"Education / Teaching / Learning" Essays

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To What Extent Should Bilingual Education Be Offered in Public Schools Thesis

Thesis  |  5 pages (1,596 words)
Style: MLA  |  Bibliography Sources: 5


Bilingual Education in Public Schools

The subject of Bilingual education within the context of public school education has been a topic of debate for several years. Many educators believe that Bilingual education is necessary to ensure that English Language Learners (ELL), are able to learn at the same pace as English speaking students. On the other hand, some educators posit… [read more]

Institutionalization of No Child Left Behind Policy Thesis

Thesis  |  7 pages (1,917 words)
Style: MLA  |  Bibliography Sources: 5


Education - NCLB Policy


One of the more controversial contemporary educational concepts is the implementation, in 2002, of the No Child Left Behind (NCLB)Act under the Bush administration. The principal elements of NCLB require nationwide compliance with federally-monitored progress evaluations of reading, writing, and elementary mathematics proficiency. The objective of NCLB is to ensure… [read more]

Why I Chose Education as Degree Term Paper

Term Paper  |  2 pages (708 words)
Bibliography Sources: 0



Why I Chose to Pursue a Graduate Degree in Education

Being a positive catalyst for change in peoples' lives is one of the most fulfilling activities one can experience. Providing them the necessary insights, knowledge and set of practical and theoretical skills to attain their personal and professional objectives is invaluable. Taking on this responsibility of being the person in their lives that equips them to excel, attain their objectives and compete globally is invigorating and a challenge that is alluring to me. To be a catalyst for positive change in peoples' lives is how I want to invest my life. Serving others and assisting them to be strong and capable critical thinkers is imperative for them to navigate an increasingly complex world as well. Ultimately the success of anyone is a direct result of their finding out what their natural abilities are on the one hand, and what their passions are for learning on the other. I strongly believe that at the intersection of natural ability and passion is where a person can excel. I want to be the educator who assists my students to find this intersection in their lives, so they can excel and attain their personal and professional goals.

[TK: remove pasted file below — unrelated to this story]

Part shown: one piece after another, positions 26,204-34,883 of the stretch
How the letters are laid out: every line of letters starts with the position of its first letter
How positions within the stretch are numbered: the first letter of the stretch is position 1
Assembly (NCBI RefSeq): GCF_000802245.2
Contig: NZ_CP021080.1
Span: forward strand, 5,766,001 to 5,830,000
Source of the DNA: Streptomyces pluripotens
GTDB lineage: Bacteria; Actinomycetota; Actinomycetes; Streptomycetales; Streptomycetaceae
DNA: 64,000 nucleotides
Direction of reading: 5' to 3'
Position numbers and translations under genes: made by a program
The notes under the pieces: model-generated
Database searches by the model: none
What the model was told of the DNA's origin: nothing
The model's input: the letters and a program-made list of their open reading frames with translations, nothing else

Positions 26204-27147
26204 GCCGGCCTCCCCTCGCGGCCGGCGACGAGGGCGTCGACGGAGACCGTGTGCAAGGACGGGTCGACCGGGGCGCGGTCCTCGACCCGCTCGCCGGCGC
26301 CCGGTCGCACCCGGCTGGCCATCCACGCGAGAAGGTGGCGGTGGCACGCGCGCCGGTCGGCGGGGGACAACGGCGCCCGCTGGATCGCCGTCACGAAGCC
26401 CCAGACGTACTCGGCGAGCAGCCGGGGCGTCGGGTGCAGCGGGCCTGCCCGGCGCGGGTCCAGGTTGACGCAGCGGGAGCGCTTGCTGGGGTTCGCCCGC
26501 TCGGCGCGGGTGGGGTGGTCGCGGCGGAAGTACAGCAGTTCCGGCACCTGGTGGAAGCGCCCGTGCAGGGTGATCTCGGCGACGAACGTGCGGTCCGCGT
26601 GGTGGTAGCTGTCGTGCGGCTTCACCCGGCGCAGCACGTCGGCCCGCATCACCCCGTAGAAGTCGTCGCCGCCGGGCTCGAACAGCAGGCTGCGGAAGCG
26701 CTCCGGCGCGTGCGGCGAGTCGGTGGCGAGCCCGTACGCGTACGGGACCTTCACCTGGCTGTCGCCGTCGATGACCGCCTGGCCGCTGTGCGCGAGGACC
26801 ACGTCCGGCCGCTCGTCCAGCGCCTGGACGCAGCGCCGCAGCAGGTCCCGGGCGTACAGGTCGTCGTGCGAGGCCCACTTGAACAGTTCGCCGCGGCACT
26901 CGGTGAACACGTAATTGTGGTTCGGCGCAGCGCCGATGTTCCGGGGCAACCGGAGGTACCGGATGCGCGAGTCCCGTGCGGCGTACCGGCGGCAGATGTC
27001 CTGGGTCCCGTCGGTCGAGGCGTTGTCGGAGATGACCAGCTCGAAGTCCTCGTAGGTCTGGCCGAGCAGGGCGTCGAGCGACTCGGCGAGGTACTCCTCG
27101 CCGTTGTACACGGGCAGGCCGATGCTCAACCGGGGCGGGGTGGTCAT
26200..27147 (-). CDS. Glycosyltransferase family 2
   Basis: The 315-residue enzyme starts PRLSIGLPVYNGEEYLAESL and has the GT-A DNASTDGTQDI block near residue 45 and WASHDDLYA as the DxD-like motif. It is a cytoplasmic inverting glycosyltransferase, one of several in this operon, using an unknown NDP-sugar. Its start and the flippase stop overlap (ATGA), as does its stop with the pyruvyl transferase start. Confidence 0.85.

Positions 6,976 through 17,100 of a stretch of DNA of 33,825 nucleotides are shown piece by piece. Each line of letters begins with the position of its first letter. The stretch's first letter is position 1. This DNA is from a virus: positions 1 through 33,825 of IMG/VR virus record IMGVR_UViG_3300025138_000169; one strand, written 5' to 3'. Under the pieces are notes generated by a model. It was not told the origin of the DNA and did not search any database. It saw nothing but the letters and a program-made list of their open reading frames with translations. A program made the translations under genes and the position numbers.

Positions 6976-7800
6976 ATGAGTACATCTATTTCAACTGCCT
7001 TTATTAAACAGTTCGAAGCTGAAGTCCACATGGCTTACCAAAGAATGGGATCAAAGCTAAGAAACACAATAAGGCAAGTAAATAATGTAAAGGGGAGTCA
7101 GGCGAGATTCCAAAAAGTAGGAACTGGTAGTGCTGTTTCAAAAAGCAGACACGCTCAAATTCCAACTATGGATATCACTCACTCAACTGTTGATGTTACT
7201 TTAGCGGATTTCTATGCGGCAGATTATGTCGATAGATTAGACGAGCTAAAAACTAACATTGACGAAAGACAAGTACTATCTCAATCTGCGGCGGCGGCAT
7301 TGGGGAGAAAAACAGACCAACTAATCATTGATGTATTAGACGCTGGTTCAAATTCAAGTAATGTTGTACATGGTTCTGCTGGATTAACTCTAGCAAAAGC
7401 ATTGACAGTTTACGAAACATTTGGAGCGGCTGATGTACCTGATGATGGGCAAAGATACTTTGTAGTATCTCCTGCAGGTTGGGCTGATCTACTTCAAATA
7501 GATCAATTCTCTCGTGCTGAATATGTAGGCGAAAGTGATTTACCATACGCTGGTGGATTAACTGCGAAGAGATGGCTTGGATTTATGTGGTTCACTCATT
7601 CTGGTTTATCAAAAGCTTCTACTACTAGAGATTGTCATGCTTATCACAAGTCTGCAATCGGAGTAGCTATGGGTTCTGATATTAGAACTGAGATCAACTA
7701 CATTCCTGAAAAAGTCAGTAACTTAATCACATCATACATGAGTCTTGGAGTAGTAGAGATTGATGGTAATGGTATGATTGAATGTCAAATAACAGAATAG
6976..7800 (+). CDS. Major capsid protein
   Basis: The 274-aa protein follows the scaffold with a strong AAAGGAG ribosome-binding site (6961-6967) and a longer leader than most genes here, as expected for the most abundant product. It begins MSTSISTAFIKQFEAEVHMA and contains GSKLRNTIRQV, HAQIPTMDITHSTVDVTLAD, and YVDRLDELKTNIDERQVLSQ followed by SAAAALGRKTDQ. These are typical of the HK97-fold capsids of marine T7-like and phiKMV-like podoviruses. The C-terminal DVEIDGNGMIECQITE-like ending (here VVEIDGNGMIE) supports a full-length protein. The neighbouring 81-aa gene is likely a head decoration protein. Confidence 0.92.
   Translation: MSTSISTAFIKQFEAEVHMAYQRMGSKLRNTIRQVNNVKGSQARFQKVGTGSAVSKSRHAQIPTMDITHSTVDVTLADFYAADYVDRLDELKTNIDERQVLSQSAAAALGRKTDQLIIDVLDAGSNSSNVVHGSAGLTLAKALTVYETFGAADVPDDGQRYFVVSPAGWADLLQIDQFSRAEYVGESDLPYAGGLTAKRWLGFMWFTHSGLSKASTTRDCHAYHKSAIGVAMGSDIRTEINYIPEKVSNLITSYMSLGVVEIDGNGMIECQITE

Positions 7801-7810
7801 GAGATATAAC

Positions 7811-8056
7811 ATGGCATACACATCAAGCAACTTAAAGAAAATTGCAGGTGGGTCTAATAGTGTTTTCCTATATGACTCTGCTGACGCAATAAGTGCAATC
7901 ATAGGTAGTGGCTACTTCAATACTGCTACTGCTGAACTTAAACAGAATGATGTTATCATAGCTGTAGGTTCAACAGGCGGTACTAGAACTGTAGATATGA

Further, I want to equip my students with the necessary analytical and practical skills to define their own direction and future as well. Assisting them in knowing the intersection of their innate strengths and passions are relating to learning is the first step. Giving them both critical feedback and encouragement to assist them in becoming discerning, critical thinkers is also important. The confidence to be independent in their intellectual pursuits coupled with the skills to attain their objectives is critical for their ability to compete in the future. By pursuing a graduate degree in education, equipping myself with the necessary insights, knowledge, techniques and frameworks to assist my students to attain these difficult yet critical goals for their development, I hope to excel in my service to my students. Nothing is as satisfying as to see a student grow from a lack of confidence to first identifying their unique strengths,…… [read more]